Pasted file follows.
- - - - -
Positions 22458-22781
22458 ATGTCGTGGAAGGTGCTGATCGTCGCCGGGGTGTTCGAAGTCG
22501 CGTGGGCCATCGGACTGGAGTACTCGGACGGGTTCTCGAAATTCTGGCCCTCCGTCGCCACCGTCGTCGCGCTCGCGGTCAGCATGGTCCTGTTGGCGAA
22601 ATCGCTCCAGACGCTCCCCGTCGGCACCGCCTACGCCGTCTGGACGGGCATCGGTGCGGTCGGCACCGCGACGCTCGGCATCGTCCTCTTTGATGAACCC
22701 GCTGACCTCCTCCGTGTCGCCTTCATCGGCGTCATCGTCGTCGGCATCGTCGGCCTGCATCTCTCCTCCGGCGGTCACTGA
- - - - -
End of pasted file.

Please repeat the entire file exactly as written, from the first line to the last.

Positions 22458-22781
22458 ATGTCGTGGAAGGTGCTGATCGTCGCCGGGGTGTTCGAAGTCG
22501 CGTGGGCCATCGGACTGGAGTACTCGGACGGGTTCTCGAAATTCTGGCCCTCCGTCGCCACCGTCGTCGCGCTCGCGGTCAGCATGGTCCTGTTGGCGAA
22601 ATCGCTCCAGACGCTCCCCGTCGGCACCGCCTACGCCGTCTGGACGGGCATCGGTGCGGTCGGCACCGCGACGCTCGGCATCGTCCTCTTTGATGAACCC
22701 GCTGACCTCCTCCGTGTCGCCTTCATCGGCGTCATCGTCGTCGGCATCGTCGGCCTGCATCTCTCCTCCGGCGGTCACTGA